The Microsoft Digital Defense Report (MDDR) is an annual publication that provides insights and analysis on the state of cybersecurity in 2023. The report covers various aspects of cyber threats, such as nation-state actors, cybercrime, ransomware, phishing, malware, cloud security, and supply chain attacks. The report also highlights the efforts of Microsoft and its partners to protect customers and the broader ecosystem from these threats.
The main findings of the report are:
- Nation-state actors continue to pose a significant threat to global security and stability. They target critical infrastructure, government agencies, private sector organizations, and civil society groups with sophisticated and persistent cyberattacks. Some of the notable nation-state activities in 2023 include:
- The SolarWinds compromise, which affected thousands of organizations worldwide and exposed the vulnerabilities of the software supply chain.
- The Hafnium attack, which exploited four zero-day vulnerabilities in Microsoft Exchange Server and compromised tens of thousands of email servers.
- The Nobelium campaign, which leveraged the SolarWinds compromise and other techniques to target government agencies, think tanks, consultants, and non-governmental organizations.
- The Zirconium group, which conducted phishing and credential harvesting operations against prominent individuals and organizations involved in international affairs, policy making, and human rights.
- Cybercrime remains a pervasive and lucrative business for criminals who exploit the vulnerabilities of people, processes, and technology. They use various methods to steal data, extort money, disrupt operations, and damage reputations. Some of the prevalent cybercrime trends in 2023 include:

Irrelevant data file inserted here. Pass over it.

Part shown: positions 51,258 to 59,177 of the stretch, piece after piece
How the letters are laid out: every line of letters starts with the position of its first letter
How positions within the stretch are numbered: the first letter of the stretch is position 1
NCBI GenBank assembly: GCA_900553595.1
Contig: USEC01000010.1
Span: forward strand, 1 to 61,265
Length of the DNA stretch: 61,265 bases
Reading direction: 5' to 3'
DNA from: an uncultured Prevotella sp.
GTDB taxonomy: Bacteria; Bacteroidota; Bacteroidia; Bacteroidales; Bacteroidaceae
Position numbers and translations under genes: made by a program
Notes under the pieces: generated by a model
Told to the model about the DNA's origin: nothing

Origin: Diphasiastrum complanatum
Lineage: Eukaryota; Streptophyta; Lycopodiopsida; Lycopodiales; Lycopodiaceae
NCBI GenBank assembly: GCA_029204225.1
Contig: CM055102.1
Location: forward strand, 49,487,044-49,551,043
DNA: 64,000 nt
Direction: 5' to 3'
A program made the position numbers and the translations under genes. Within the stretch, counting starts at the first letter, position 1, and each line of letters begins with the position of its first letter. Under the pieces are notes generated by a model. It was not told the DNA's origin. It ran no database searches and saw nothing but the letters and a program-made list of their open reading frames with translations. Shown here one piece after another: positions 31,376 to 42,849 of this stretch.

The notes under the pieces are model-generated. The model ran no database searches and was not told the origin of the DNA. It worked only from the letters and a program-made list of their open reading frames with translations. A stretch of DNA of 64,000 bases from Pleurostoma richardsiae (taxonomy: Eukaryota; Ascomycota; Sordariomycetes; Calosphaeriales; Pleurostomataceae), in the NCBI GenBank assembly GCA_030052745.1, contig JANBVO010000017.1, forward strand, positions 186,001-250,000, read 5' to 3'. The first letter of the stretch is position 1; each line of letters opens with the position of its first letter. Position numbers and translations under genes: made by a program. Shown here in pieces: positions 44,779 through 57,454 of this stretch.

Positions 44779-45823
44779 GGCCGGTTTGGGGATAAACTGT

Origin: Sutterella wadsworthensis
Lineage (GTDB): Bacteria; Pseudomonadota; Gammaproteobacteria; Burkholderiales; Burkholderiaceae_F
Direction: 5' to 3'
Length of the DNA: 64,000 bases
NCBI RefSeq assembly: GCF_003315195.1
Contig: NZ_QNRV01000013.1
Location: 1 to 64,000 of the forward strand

- Ransomware, which has become more sophisticated and destructive over time. Ransomware operators not only encrypt data but also exfiltrate it and threaten to leak it online if the ransom is not paid. They also use double extortion schemes, where they demand additional payments to prevent distributed denial-of-service (DDoS) attacks or to provide decryption keys.
- Phishing, which remains one of the most common and effective ways to compromise user credentials and deliver malware. Phishing campaigns often use social engineering techniques to lure victims into clicking malicious links or opening malicious attachments. They also leverage current events, such as the COVID-19 pandemic, the US presidential election, and the Tokyo Olympics, to increase their success rate.
- Malware, which is constantly evolving and adapting to evade detection and mitigation. Malware authors use various techniques to obfuscate their code, encrypt their communications, hide their activities, and persist on infected systems. They also use fileless malware, which resides in memory or leverages legitimate system tools, to avoid leaving traces on disk.
- Cloud security is becoming more important as more organizations adopt cloud services and hybrid environments. Cloud security requires a shared responsibility model between cloud providers and customers. Cloud providers are responsible for securing the cloud infrastructure and platform, while customers are responsible for securing their data and applications in the cloud. Some of the challenges and best practices for cloud security include: